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Cyclicity

Comments: Generally inactive in dry weather and in coldest months but may be active in mild weather in winter.

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Life Cycle

Red-backed salamanders lay eggs that develop directly into small salamanders. They do not have an aquatic larva stage, such as is found in other salamanders and most amphibians.

Development - Life Cycle: metamorphosis

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Development

Red-backed salamanders lay eggs that develop directly into small salamanders. They do not have an aquatic larva stage, such as is found in other salamanders and most amphibians.

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Life Expectancy

While there is little information on lifespan in red-backed salamanders, other plethodontid salamanders can live for up to 32 years. Plethodon jordani has a mean generation time of 9.8 years, with 77% surviving to 10 years old. There is no reason to expect that red-backed salamanders can't also reach these ages.

Average lifespan

Status: captivity:
25 years.

  • Hairston, N. 1983. Growth, survival, and reproduction of Plethodon jordani: trade-offs between selective pressures.. Copeia, 4: 1024-1035.
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Lifespan/Longevity

While there is little information on lifespan in red-backed salamanders, other salamanders in this family (Plethodontidae) can live for up to 32 years and the average lifespan is 10 years. There is no reason to expect that red-backed salamanders can't also reach these ages.

Average lifespan

Status: captivity:
25 years.

  • Hairston, N. 1983. Growth, survival, and reproduction of Plethodon jordani: trade-offs between selective pressures.. Copeia, 4: 1024-1035.
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Lifespan, longevity, and ageing

Maximum longevity: 25 years (wild) Observations: These animals have been estimated to live up to 20-25 years in the wild (http://www.pwrc.usgs.gov/neparc/).
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Reproduction

Mating for red-backed salamanders occurs in the fall. Courtship consists of "the male secreting a substance from a gland on his chin that is rubbed on the female's head and nostrils to stimulate her to breed. Eventually he deposits a spermatophore that the female picks up with her cloaca to fertilize the eggs" (Harding and Holman, 1992). The female lays three to fourteen eggs the following spring. The eggs are laid in a cluster in subterranean cavities, usually naturally occurring cracks and crevices. Eggs can also be laid in or under rotting wood. The mother remains coiled around the egg cluster until they hatch. They are entirely terrestrial and do not have an aquatic larval stage. Young mature in approximately two years, after which males mate every year and females mate every other year.

(Block 1985, Fraser 1976, Harding and Holman 1992, Horne and Jaeger 1988).

Breeding interval: Red-backed salamanders become sexually mature (able to mate) in approximately two years. Males mate every year and females mate once every other year.

Breeding season: Fall

Range number of offspring: 3.0 to 14.0.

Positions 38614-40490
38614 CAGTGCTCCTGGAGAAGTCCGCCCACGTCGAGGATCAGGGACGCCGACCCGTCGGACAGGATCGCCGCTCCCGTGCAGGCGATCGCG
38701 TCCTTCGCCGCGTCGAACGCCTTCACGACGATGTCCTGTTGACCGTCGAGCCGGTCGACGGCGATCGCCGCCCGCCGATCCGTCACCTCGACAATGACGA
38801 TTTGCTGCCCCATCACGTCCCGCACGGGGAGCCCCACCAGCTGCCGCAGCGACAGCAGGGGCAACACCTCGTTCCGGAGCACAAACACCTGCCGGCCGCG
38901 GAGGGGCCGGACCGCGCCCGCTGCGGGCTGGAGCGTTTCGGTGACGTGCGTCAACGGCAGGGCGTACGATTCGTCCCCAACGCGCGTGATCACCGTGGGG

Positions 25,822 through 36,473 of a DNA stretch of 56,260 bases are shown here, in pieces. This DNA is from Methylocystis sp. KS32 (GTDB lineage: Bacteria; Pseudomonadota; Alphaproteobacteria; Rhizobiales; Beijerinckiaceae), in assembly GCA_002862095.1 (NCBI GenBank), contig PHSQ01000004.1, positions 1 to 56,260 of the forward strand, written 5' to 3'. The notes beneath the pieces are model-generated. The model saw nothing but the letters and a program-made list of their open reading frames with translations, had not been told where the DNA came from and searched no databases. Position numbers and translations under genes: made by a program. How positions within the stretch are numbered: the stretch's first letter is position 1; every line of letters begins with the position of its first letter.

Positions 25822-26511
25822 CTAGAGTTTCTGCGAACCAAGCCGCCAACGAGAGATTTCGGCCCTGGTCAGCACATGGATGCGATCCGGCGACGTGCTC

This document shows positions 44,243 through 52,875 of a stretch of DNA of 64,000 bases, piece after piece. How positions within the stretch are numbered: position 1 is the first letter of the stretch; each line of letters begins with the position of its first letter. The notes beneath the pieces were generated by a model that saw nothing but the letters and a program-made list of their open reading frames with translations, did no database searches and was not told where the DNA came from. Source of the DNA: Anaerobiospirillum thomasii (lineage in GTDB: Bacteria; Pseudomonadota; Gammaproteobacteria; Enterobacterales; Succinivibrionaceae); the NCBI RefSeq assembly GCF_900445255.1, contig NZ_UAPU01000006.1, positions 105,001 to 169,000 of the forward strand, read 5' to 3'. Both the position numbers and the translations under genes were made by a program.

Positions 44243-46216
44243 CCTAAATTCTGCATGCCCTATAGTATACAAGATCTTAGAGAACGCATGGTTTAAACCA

Average age at sexual or reproductive maturity (female): 2.0 years.

Average age at sexual or reproductive maturity (male): 2.0 years.

Key Reproductive Features: iteroparous ; seasonal breeding ; gonochoric/gonochoristic/dioecious (sexes separate); sexual ; fertilization (Internal ); oviparous

Average number of offspring: 8.

Average age at sexual or reproductive maturity (male)

Sex: male:
730 days.

Average age at sexual or reproductive maturity (female)

Sex: female:
730 days.

The eggs are guarded by the mother until they hatch. Upon emerging from the egg, young salamanders are independent. Salamanders recognize their relatives through smell and although they are solitary, mothers will allow their young to stay in her foraging area.

Parental Investment: precocial ; female parental care

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Lays a clutch of up to about 15 eggs, mostly in June or July. Female remains with eggs until hatching in 6-9 weeks (usually August or September); additional individual (probably male) may occur with attending female (Friet 1995, Herpetol. Rev. 26:198-199). Larval stage passed in egg. Female may attend hatchling for up to a few weeks after hatching. Sexually maturity reportedly occurs in about 2-3 years. Adult males exhibit courtship behavior annually in spring and fall; females apparently breed biennially.

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Red-backed salamanders mate in the fall but the female does not lay her 3 to 14 eggs until the following spring. The eggs are laid in a cluster in naturally occurring cracks and crevices. Eggs can also be laid in or under rotting wood. The mother wraps her body around the egg cluster until they hatch. The baby salamanders come out of the eggs looking like small adults.

Breeding interval: Red-backed salamanders become sexually mature (able to mate) in approximately two years. Males mate every year and females mate once every other year.

Breeding season: Fall

Range number of offspring: 3.0 to 14.0.

Average age at sexual or reproductive maturity (female): 2.0 years.

Average age at sexual or reproductive maturity (male): 2.0 years.

Key Reproductive Features: iteroparous ; seasonal breeding ; gonochoric/gonochoristic/dioecious (sexes separate); sexual ; fertilization (Internal ); oviparous